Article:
IBM remains an industry leader in enterprise technologies, though tends to not grab the same amount of media attention as rivals.
According to John Dinsdale, an analyst at market research Synergy, Amazon "dwarfs all competition" when it comes to cloud computing. Considering the total cloud computing market pulled in a total revenue of $2.5 billion in Q3 alone, this is a big market.
Amazon took most of this revenue, growing its own cloud revenues by 55%, as well as increasing its overall market share. The problem is, Amazon doesn't report just how much money it makes in the cloud, as it throws its cloud-based revenue into the "other revenue" category. It's estimated that Amazon will generate over $3 billion from its cloud business this year.
This hasn't stopped Synergy from pushing out estimates that Amazon had cloud revenues of around $700 million, making Amazon's cloud business more profitable than that of Microsoft, IBM, Google and Salesforce.com... combined, by 15%.
Sony is doing wonders behind the cloud, thanks to its acquisition of cloud gaming service Gaikai last year. But what is Microsoft doing? Well, according to 'sources familiar with a meeting' who revealed to The Verge, it has shown off Halo 4 running on a Windows Phone and PC, both streaming the first-person shooter from the cloud.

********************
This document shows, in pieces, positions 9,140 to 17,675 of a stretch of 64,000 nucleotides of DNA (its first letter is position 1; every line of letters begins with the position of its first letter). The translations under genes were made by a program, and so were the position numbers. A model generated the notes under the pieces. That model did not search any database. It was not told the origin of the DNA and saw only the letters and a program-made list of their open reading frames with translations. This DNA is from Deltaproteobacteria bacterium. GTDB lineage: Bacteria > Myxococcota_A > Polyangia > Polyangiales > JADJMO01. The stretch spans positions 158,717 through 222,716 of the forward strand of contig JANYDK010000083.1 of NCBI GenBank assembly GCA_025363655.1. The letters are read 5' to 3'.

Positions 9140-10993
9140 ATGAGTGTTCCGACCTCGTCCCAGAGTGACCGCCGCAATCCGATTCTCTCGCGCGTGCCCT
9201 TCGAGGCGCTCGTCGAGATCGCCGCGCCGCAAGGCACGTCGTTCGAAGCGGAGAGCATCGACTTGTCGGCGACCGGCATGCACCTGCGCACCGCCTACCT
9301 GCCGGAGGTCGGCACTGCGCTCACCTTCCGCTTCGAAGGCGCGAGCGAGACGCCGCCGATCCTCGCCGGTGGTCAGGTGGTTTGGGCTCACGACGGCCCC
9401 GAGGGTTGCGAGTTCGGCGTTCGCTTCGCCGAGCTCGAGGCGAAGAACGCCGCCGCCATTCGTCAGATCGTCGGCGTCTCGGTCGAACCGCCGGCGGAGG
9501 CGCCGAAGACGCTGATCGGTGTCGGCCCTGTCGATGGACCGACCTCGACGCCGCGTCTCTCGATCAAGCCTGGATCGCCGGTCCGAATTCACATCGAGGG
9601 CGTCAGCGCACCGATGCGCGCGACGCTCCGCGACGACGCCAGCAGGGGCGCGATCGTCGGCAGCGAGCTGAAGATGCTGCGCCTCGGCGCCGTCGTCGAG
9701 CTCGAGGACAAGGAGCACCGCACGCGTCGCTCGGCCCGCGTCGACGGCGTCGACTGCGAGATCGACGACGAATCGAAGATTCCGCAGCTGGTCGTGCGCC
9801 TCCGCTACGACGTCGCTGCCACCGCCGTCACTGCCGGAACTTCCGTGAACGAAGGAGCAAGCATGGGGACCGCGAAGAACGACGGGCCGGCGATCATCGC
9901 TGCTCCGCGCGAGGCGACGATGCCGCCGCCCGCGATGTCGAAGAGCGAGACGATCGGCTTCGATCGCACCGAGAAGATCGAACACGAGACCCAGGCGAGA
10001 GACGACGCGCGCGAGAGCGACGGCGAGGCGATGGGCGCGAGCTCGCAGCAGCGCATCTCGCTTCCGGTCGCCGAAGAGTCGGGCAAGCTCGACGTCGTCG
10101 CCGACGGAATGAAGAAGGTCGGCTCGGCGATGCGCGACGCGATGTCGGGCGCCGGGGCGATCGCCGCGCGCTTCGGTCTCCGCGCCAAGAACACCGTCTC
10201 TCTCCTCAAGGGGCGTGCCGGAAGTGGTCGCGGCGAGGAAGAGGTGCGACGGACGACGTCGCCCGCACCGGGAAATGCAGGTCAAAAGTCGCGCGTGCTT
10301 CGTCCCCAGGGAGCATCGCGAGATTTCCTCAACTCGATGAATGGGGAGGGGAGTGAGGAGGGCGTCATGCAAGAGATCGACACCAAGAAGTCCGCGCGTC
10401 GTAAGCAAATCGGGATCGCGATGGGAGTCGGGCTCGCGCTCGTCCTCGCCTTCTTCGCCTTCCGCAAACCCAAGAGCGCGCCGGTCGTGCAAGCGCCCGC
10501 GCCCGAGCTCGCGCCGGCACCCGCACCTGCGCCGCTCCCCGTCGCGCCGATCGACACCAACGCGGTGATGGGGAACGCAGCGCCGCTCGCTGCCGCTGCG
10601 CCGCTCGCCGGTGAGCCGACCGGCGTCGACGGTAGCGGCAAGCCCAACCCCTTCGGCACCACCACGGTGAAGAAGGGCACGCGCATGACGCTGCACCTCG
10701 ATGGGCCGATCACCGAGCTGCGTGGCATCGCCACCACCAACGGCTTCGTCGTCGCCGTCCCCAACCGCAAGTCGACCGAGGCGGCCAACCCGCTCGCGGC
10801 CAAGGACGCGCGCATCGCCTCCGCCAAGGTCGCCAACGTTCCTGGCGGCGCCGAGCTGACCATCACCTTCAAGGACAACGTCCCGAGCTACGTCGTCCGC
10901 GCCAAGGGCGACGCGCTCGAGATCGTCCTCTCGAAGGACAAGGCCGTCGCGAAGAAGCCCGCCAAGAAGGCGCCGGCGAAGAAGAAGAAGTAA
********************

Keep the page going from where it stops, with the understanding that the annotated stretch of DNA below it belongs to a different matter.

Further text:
It's currently just a concept project, but reportedly ran smoothly on both devices, with the Redmond-based giant getting the latency on a Lumia 520 down to just 45ms. The demonstration at Microsoft had a Windows Phone with an Xbox controller attached through an accessory, and a low-end hybrid PC. The company doesn't have a name for its cloud-based service just yet, but it should be quite the announcement when Microsoft decides to out the service.
We could see Microsoft pushing out backwards compatibility for Xbox 360 games to the X box One, with Microsoft's Senior Director of Xbox, Albert Penello, saying: "it could be more complicated things like rendering full games like a Gaikai and delivering it to the box."